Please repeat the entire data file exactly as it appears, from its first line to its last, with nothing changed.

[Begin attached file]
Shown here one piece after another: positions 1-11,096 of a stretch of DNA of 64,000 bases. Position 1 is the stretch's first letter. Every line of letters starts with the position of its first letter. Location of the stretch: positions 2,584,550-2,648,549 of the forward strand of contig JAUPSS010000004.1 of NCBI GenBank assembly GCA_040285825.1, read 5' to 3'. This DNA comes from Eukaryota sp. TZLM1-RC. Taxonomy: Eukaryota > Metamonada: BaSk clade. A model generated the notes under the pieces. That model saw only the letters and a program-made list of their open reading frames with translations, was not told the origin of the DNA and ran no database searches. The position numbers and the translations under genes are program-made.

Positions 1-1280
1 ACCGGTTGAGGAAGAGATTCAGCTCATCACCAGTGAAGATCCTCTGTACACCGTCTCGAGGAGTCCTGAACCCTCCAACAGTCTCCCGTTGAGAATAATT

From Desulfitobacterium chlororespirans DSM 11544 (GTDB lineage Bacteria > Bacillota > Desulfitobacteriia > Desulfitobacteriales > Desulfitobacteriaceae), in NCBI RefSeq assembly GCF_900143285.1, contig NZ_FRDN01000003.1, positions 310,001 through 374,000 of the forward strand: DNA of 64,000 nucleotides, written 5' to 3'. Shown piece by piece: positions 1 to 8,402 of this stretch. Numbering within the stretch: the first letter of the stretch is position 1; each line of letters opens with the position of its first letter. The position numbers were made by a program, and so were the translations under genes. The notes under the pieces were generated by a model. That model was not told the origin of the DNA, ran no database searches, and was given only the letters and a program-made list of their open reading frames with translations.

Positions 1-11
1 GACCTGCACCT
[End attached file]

Shown here one piece after another: positions 1-11,096 of a stretch of DNA of 64,000 bases. Position 1 is the stretch's first letter. Every line of letters starts with the position of its first letter. Location of the stretch: positions 2,584,550-2,648,549 of the forward strand of contig JAUPSS010000004.1 of NCBI GenBank assembly GCA_040285825.1, read 5' to 3'. This DNA comes from Eukaryota sp. TZLM1-RC. Taxonomy: Eukaryota > Metamonada: BaSk clade. A model generated the notes under the pieces. That model saw only the letters and a program-made list of their open reading frames with translations, was not told the origin of the DNA and ran no database searches. The position numbers and the translations under genes are program-made.

Positions 1-1280
1 ACCGGTTGAGGAAGAGATTCAGCTCATCACCAGTGAAGATCCTCTGTACACCGTCTCGAGGAGTCCTGAACCCTCCAACAGTCTCCCGTTGAGAATAATT

From Desulfitobacterium chlororespirans DSM 11544 (GTDB lineage Bacteria > Bacillota > Desulfitobacteriia > Desulfitobacteriales > Desulfitobacteriaceae), in NCBI RefSeq assembly GCF_900143285.1, contig NZ_FRDN01000003.1, positions 310,001 through 374,000 of the forward strand: DNA of 64,000 nucleotides, written 5' to 3'. Shown piece by piece: positions 1 to 8,402 of this stretch. Numbering within the stretch: the first letter of the stretch is position 1; each line of letters opens with the position of its first letter. The position numbers were made by a program, and so were the translations under genes. The notes under the pieces were generated by a model. That model was not told the origin of the DNA, ran no database searches, and was given only the letters and a program-made list of their open reading frames with translations.

Positions 1-11
1 GACCTGCACCT